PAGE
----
First Sunday of Advent: ‘There Will Be Signs in the Sun, Moon and Stars’
He who made the heavens rules them — so should we be surprised there will be signs in them?
The readings for the beginning and end of the Church year refer to the one article in the Creed still in the future tense: “He will come again in glory to judge the living and the dead.”
Today’s artwork illustrating the Gospel comes from Sicily. It alludes to the verses (25-26) speaking about “signs in the sun, moon and stars” and saying “the powers of the heavens will be shaken.”
That the cosmos itself should be changed by the coming of Christ should not surprise us. “The heavens proclaim the glory of God,” declares the Psalmist (Psalm 19:1). Catholic teaching affirms that all people can come to knowledge of God from the natural world (Denzinger 3004).
That people “can” does not mean they “will.” People can pull their ideological blinders tight, demanding a “strict wall of separation” between science and theology, refusing to consider anything learned from the physical world that cannot be quantified or experimented on. We live in a strange world where many people believe what is “real” and what we can commonly discuss is limited to what can be put in a test tube or weighed on a scale. “Science” is real — philosophy and, even more so, theology, are dismissed as mental fantasies.
But can you measure love? “There are more things in heaven and on earth than are dreamt of in your philosophy” (Hamlet, Act I, Scene 5) — especially if your philosophy insists on a cramped vision that won’t see what you can’t measure.
Under those conditions, the idea that our extremely complex universe, which required an almost infinite number of things going right for it to be the place it is, to exhibit the order it has, and to support life at least on this planet, could suggest something beyond itself is dismissed.
For those not afraid to look beyond their ideological blinders, the idea that our very orderly universe is more likely the result of design that the fortuitous chance of a monkey at a typewriter banging out The Complete Works of Shakespeare suggests that, yes, there are already “signs in the sun, moon and stars.”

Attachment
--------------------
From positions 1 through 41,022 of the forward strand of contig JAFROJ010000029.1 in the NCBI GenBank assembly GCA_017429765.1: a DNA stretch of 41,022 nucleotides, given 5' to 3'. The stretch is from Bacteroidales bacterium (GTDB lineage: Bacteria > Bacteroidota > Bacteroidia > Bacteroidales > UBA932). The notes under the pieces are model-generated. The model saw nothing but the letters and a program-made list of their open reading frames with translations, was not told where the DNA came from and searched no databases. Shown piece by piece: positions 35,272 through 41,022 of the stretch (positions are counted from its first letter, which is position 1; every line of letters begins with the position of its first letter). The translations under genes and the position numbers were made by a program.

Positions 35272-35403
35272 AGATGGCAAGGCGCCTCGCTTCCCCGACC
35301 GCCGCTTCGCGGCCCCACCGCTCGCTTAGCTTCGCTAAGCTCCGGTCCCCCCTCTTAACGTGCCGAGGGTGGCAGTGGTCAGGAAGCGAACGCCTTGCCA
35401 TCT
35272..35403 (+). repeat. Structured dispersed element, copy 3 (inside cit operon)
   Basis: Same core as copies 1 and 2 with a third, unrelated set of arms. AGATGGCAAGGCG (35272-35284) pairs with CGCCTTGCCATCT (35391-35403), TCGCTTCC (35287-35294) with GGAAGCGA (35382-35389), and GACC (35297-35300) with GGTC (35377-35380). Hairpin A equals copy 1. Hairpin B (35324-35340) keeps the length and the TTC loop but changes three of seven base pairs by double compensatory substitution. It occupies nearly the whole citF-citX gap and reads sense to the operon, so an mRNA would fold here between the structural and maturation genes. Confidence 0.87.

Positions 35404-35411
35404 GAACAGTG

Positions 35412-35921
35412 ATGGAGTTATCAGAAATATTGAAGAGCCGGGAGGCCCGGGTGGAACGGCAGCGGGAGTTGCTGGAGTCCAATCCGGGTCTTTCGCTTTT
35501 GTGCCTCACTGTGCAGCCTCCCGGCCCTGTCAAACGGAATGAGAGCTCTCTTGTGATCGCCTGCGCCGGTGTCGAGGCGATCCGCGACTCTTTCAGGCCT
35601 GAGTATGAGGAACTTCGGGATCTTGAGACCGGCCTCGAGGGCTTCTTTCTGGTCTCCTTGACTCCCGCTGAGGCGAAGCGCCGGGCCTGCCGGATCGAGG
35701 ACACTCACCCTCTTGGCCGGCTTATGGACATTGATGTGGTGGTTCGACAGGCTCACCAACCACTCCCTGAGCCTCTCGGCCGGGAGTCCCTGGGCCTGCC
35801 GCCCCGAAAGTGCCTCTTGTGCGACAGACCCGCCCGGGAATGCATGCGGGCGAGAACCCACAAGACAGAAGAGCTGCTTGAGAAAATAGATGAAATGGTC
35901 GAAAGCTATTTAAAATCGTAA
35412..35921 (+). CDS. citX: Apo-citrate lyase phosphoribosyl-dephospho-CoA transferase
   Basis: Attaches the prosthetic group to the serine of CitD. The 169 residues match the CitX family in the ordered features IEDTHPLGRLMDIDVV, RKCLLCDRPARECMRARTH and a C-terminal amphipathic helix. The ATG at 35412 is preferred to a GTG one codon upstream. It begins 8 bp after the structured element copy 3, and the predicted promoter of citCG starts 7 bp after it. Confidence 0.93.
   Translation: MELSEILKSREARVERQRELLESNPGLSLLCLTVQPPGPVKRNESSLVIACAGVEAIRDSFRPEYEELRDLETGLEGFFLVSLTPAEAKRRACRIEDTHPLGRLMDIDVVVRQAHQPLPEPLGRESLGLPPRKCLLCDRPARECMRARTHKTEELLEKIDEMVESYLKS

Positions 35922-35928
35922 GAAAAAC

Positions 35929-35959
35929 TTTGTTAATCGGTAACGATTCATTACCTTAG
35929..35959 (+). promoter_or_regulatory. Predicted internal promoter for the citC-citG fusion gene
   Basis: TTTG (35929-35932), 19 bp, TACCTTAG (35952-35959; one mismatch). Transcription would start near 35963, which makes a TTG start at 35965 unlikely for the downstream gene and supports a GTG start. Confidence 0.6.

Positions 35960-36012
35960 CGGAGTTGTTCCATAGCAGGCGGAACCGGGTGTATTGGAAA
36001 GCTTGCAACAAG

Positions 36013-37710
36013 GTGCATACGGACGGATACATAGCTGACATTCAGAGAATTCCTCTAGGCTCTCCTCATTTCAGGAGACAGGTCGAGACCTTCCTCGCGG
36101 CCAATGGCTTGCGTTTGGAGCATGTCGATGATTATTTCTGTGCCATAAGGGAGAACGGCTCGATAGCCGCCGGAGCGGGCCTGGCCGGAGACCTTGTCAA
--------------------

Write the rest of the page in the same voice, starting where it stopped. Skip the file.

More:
Consider our planet. For a long time, scoffers maintained that the Copernican revolution, replacing a geocentric with a heliocentric solar system, demoted humanity. How could we, on a little planet orbiting a medium-sized star on the edges of a galaxy that is one of many, many others, think ourselves special?
But I remember reading an article in First Things — by Stephen Barr, I think — who pointed out that, in astronomy as in real estate, it’s all about “location, location, location.” If we lived on a star closer to the center of the galaxy with much greater stellar density, the background radiation would probably make life as we know it impossible. If we lived further out, say around a giant star, its gravitational pull would probably be inimical to the formation of metals as elements and — well, human life isn’t going to exist without iron or copper and a shot of magnesium. So, while we might not be at the center of things we’re in, as one writer put it, a “Goldilocks Spot” — “just right.”
Just a good shot of luck?
As the Psalmist reminds us, while the universe may have no voice, “their words to out to the end of the world” (Psalm 19:3-4). Of course, the Gospel also tells us that how people react to God’s Word, spoken naturally or supernaturally, varies (Matthew 13:18-23).
In Genesis 1, God creates “the heavens and the earth.” When we examine the specific things mentioned that he makes — the sun and moon, the birds of the air, the fishes of the sea, the cattle — we find that the inspired writer is engaging in a polemic with Israel’s neighbors, who worshipped one of more of those things as gods. Egypt worshipped the sun, Babylon the moon.
Genesis (1:14-19) assigns them utilitarian purposes: to provide light, to mark the seasons and the “appointed times,” (i.e., times that depend on how God set up the universe, such as the rotation and revolution of the earth, corresponding to days and years). And since animals don’t need, or at least are not consciously aware of the passage of time, that utilitarian purpose serves one creature: man, the summit of God’s creation, his viceroy (1:28).